SPOILER ALERT: THIS INTERVIEW CONTAINS SPOILERS
Nobody loves you like your mother. By the end of Sharp Objects, the sinister HBO limited series, that old sentiment has been filtered through a very twisted algorithm.
Over eight episodes, Adora Crellin, the matriarch played by Patricia Clarkson, is revealed to be more than just the estranged parent of Camille Preaker (Amy Adams), a reporter who returns to her Missouri hometown to investigate the murders of teenage girls there. Clarkson chillingly navigates Adora’s conflicting sides: the grief-stricken mother of one dead child and another with a history of self-mutilation and alcoholism; the de facto ruler of a small town with a disturbing history; and, as it turns out, the woman suffering from a mental illness known as Munchausen by proxy, in which she makes a child sick to get attention from others and make the child dependent upon her.
Clarkson explained the challenges of playing a character with as many layers as Adora.
Was your impression of Adora different by the end of filming than it was when you saw her on paper?
I began with as much grace, and light, and fortitude, and righteousness as I could muster for her, because I think that was important for the character, for the writing, to do Gillian [Flynn, who wrote the novel the series was based on and is an executive producer] proud. I took this part because I knew I would end up in a very different place than I began. And I did.
I was in Los Angeles [on set] for five months, and maybe this says it all: I had chunks of time off, but I could never come back to New York as Adora. For some reason, I couldn’t be home in my New York apartment as Adora. Something took over me. I don’t want to sound like a ‘pretentious actor’, but this character infiltrated me in a way that was very hard — by Episode 5, I could not extricate myself from the sheer brutality, and yet sadness and excruciating pain, that I felt sometimes physically. I had to get those nails off, I had to realign myself. I had to shift my organs. [Laughs.] I had to just let go and come back to Patricia here in New York City, which is a different life than Adora in Wind Gap.
Had you had that experience with a character before?
I have at times, but they are few and far between. I’d say the last time it got like this — of course playing Blanche [DuBois, from A Streetcar Named Desire in 2004], because you never recover from playing Blanche. I don’t think it’s anything rare, or special; it’s just what happens in our lives as actors. But Adora, it was episodic, so scene to scene, episode to episode, storm clouds gathered. And I needed a poncho. [Laughs.]
As we get to know her, it becomes apparent that she’s really just an open wound - there’s so much trauma in her life. Which I can imagine is a difficult thing to embody for a long period of time.
It is. I’m fortunate to come from a very good family, very good parents, very middle-class, very All-American. I had unconditional love, which is something that I cannot imagine living without. So that’s where I began with Adora, a woman who I don’t think ever had true, real love, and who had this generational violence, and trauma, and abuse that has been with her for so long. It was literally breathtaking to play her. The air goes out of the room at times with Adora, and it has to. It becomes this claustrophobic, insular world where you think no one will escape.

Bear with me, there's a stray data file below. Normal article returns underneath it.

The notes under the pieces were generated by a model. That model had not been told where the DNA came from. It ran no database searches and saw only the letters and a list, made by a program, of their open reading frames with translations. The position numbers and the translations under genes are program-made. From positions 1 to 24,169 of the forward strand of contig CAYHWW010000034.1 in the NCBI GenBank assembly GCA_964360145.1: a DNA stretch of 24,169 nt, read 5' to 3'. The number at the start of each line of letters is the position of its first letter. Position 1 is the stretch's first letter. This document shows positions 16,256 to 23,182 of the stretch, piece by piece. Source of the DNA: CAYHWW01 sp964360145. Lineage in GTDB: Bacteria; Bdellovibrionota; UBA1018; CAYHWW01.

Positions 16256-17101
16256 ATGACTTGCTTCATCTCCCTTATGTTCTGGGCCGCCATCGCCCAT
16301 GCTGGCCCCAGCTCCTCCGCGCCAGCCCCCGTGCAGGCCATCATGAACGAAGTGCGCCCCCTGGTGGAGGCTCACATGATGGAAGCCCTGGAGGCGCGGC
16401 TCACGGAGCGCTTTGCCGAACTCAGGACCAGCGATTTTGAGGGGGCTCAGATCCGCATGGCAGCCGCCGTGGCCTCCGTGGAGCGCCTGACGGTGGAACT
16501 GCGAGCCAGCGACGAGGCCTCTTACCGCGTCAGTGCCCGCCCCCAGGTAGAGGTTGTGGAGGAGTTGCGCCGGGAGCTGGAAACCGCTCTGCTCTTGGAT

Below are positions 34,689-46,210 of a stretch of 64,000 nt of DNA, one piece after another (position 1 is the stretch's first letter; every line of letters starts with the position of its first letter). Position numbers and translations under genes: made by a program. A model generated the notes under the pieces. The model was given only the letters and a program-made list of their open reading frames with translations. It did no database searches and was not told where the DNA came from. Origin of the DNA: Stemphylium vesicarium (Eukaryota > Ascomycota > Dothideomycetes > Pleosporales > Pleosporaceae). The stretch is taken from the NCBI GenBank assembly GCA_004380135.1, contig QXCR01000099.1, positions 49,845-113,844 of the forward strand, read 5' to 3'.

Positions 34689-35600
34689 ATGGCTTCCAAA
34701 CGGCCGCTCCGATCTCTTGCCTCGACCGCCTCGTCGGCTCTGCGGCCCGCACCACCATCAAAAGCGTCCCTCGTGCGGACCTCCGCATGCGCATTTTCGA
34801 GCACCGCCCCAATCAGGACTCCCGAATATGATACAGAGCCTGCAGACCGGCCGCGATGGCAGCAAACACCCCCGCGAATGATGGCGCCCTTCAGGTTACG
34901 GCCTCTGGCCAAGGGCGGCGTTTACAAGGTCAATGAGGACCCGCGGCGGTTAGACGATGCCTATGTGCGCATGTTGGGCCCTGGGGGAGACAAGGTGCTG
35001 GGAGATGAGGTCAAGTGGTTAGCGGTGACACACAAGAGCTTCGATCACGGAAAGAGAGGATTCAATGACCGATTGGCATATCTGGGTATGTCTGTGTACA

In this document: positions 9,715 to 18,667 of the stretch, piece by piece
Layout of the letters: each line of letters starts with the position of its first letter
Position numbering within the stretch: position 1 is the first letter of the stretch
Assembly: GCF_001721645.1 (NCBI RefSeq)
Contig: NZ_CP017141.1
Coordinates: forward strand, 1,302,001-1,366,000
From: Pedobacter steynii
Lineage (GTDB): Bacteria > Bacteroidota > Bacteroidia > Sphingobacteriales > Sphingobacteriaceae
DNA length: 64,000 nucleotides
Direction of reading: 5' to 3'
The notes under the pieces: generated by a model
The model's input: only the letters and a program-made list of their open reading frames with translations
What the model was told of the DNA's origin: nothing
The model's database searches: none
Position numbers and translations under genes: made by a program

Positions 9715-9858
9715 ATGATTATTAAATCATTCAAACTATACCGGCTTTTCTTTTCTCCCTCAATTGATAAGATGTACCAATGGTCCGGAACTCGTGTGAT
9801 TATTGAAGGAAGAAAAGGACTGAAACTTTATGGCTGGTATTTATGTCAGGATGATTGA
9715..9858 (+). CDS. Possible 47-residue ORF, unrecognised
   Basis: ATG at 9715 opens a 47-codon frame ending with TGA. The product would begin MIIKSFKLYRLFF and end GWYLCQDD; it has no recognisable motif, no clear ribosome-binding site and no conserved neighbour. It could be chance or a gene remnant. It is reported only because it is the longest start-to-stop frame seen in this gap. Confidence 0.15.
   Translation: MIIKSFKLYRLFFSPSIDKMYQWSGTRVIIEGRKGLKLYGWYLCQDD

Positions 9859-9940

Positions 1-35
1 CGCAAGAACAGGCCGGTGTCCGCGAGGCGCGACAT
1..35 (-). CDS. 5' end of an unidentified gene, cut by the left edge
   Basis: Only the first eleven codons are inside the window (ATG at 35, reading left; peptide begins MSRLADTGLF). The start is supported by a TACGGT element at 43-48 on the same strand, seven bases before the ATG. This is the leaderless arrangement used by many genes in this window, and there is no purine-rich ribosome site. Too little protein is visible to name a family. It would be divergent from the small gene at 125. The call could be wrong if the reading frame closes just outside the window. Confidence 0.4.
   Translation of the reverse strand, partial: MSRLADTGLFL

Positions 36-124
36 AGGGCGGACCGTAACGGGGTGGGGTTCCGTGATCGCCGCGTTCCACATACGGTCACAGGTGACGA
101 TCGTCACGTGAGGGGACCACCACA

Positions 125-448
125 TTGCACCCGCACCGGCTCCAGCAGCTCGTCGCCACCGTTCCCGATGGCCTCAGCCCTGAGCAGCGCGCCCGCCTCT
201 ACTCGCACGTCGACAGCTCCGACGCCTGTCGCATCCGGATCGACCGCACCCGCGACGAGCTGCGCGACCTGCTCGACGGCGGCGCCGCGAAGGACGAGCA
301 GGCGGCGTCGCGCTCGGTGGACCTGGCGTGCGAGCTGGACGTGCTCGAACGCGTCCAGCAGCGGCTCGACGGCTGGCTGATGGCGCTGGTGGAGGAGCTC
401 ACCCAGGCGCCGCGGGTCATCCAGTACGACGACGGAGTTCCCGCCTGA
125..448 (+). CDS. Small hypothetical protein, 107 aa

The scene where she tells Camille she never loved her is one of the most devastating, because it’s also the nicest that Adora has been to Camille up until that point.
That is Adora. I think she is at times tone-deaf, and not feeling, lacking a true understanding of what genuine love is. She lacks genuine maternal instincts, because she was never given that. It’s a form of blunt-force trauma, when you’re abused as a child.
Do you think that Adora is aware that she actually killed Marian?
I’ve been asked this. That stays with me — it’s something I keep very private. I know what happened, I know what it is, but it’s just a private part of this character that I’ve never spoken about.
Even with Flynn and the creators?
I had a conversation with Gillian about it, and that was about it. We decided that it would be my decision.
Were you familiar with Munchausen by proxy before this experience?
Oh, I’ve been fascinated for a long time. I was well aware. I actually met with someone who had suffered from this.
A person. There’s so much about it. There have been documentaries, books. It takes many shapes and forms, but in the end, it is ultimately about control and power. Adora is very private Munchausen’s, so she became almost a slightly different person. A character within a character. It’s becoming another person for a moment, and believing that you are doing good and doing right to induce your child to succumb to you. To need you, to love you, and the most important thing is complete dependence on you.
Those scenes in the last episode where she is poisoning Amma and Camille are nauseating to watch, because it’s a different Adora — a loving and tender version who is actually destroying these people.
That’s the only form of love she knows. Which is often with Munchausen by proxy, it’s their idea of true love. [Adora] is not one strand. When she shifts, when the illness takes over, she sees herself in a very specific light. It’s a desperate need, an almost obsessive need to take over this person’s life. And it was some of the toughest scenes I’ve ever played.
If you were doing that level of research, did you meet with any parents of children who self-mutilate?
Yes. This is difficult to talk about, because I don’t think it’s proper. Because again, it’s [mixing] a fact and a fiction. I did what I could — simple conversations. And Amy and I discussed it — her patterns, her thought process toward this particular illness.
Don’t miss it!
Sharp Objects streams in the UAE on osnplay.osn.com.